Air Force awards $145.4M to keep BACN flying

Global Hawk UAV

The unmanned Global Hawk can act as a high-altitude communications node.

The Air Force has awarded Northrop Grumman a maximum $145.4 million contract modification in support of a system that lets unmanned Global Hawks act as around-the-clock communications nodes for joint forces in the field.

Under the roughly one-year modification, Northrop will provide payload operations and support for the Battlefield Airborne Communication Node Joint Urgent Operational Need (BACN JUON), which works on multiple frequencies and can connect otherwise incompatible communications systems. It allows, for example, a soldier on the ground to speak to an airborne pilot via a cell phone.

The military saw the need for something like BACN because the mountainous terrain in places like Afghanistan could block line-of-sight communications, leaving units in the field with only a partial picture of an operation, Northrop notes.  

In 2009, the Air Force awarded the company an urgent-need contract for the system, which was first demonstrated in 2006. Northrop developed and installed BACN first in the manned E-11A aircraft (at the time known as the BD-700) in nine months. Last November, the E-11A passed 5,000 total combat missions with BACN.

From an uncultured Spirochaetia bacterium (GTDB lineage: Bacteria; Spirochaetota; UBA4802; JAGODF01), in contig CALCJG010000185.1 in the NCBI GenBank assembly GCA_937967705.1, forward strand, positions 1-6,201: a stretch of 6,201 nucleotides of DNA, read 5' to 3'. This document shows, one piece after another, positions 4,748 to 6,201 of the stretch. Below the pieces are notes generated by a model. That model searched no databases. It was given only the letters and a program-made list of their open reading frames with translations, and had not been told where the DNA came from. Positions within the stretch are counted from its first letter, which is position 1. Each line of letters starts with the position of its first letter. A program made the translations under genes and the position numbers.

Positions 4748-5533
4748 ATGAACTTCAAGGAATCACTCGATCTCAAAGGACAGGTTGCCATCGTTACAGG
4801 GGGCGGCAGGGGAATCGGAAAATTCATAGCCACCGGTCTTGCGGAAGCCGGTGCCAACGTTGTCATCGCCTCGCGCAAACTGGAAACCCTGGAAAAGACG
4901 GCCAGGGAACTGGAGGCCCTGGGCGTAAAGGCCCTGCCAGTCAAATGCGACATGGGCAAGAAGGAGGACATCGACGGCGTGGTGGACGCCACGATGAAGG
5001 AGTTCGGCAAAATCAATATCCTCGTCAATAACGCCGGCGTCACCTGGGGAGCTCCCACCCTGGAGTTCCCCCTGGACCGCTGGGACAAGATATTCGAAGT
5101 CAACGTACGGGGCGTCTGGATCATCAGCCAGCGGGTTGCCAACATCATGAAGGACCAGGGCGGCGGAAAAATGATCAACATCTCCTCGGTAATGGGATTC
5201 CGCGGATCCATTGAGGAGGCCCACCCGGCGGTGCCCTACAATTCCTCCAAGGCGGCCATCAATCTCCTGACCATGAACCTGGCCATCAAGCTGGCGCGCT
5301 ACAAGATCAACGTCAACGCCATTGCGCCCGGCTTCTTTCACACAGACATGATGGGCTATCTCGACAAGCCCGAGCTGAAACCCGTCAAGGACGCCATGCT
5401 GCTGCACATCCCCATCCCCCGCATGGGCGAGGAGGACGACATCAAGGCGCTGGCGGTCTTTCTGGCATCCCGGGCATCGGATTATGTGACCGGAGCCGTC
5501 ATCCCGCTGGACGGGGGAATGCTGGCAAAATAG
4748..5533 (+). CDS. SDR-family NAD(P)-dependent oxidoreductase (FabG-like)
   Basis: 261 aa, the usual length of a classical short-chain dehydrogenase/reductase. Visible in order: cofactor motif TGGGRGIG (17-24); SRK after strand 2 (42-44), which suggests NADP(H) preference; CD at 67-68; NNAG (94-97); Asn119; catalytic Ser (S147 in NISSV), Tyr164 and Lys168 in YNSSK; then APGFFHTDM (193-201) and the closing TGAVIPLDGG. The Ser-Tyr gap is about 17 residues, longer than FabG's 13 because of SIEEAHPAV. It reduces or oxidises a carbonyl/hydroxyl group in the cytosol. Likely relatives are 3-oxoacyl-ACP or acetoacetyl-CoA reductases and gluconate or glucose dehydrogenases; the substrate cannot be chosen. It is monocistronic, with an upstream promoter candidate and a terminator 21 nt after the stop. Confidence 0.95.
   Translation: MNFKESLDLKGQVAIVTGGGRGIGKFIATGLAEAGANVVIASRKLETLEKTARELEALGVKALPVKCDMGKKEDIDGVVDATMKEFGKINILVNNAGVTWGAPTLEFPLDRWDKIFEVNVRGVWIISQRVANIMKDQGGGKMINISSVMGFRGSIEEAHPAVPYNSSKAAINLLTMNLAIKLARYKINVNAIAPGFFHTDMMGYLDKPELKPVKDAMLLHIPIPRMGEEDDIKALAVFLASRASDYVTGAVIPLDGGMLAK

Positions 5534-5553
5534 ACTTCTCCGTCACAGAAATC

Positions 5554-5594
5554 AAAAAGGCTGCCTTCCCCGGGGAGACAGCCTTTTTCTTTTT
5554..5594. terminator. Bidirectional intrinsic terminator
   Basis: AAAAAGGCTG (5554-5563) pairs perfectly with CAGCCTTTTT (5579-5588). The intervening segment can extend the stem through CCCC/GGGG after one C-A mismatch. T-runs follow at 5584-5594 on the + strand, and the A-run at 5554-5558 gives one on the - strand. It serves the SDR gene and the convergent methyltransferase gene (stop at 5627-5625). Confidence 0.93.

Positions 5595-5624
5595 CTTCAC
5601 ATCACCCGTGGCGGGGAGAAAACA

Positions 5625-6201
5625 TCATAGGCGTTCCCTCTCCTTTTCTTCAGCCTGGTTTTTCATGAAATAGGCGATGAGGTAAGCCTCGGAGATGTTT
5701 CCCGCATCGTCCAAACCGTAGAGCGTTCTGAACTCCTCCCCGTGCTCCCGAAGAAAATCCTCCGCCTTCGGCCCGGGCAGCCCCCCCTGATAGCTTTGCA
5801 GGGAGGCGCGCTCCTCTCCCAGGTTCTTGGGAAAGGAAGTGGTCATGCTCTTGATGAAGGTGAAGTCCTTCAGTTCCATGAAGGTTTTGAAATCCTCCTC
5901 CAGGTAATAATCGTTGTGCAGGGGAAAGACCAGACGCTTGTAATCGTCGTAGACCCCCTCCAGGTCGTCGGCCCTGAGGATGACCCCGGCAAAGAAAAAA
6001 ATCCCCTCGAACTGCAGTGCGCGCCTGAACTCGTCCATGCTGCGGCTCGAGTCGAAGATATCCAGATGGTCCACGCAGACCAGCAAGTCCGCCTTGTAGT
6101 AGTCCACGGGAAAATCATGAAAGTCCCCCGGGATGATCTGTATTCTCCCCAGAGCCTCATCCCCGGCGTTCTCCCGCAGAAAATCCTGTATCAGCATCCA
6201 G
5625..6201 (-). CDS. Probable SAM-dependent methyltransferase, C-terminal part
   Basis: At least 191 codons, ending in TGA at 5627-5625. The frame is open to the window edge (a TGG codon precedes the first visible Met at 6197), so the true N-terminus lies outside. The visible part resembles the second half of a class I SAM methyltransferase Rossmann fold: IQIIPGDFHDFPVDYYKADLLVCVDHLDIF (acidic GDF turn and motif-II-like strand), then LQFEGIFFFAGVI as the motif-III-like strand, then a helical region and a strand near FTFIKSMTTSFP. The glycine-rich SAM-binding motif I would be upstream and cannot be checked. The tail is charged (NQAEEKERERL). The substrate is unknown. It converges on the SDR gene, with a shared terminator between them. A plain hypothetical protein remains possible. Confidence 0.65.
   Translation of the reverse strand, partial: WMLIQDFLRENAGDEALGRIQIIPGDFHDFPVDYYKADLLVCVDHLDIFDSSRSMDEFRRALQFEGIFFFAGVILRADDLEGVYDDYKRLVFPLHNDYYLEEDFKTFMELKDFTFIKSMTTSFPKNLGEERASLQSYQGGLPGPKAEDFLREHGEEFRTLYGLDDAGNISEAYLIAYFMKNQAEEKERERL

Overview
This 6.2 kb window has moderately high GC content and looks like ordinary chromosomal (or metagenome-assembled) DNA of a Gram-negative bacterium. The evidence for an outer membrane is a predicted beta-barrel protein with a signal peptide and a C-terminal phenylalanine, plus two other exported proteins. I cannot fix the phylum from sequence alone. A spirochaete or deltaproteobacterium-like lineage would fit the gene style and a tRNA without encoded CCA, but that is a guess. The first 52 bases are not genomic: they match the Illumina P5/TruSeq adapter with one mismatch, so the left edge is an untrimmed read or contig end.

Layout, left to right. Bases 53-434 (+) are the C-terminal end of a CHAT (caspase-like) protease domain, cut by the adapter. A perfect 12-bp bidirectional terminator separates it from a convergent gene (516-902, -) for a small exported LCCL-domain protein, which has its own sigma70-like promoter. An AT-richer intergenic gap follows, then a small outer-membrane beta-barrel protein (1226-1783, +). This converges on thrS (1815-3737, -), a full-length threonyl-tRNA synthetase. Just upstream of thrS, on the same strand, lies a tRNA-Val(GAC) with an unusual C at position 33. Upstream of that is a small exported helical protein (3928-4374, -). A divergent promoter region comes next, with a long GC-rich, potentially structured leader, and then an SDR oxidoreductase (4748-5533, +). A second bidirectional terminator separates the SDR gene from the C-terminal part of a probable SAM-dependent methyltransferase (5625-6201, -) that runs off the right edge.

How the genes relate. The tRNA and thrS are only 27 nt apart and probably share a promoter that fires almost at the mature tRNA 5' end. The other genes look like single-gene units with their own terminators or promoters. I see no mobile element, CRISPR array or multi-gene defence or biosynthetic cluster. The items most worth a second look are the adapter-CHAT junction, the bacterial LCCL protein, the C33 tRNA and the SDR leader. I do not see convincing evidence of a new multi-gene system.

It was also integrated into the EQ-4B Global Hawk, units of which can stay in the air 24/7, supplying a constant node for battlefield communications, including voice, video, data and imagery. BACN’s Airborne Executive Processor (AEP), which is controlled from a ground station, provides a persistent translator and gateway that is radio- and platform-independent and works with all supported communications systems, Northrop said.

Last year, the Air Combat Command said response from units in the field on BACN was very positive. "We receive so many comments from the field telling us how BACN is helping them accomplish their missions," said Jennifer Gould, BACN’s deputy program manager.

One comment from a task force leader said BACN “was absolutely indispensable in the execution of (our) mission ... as fundamental as ammunition and chow."

About the Author

Kevin McCaney is a former editor of Defense Systems and GCN.

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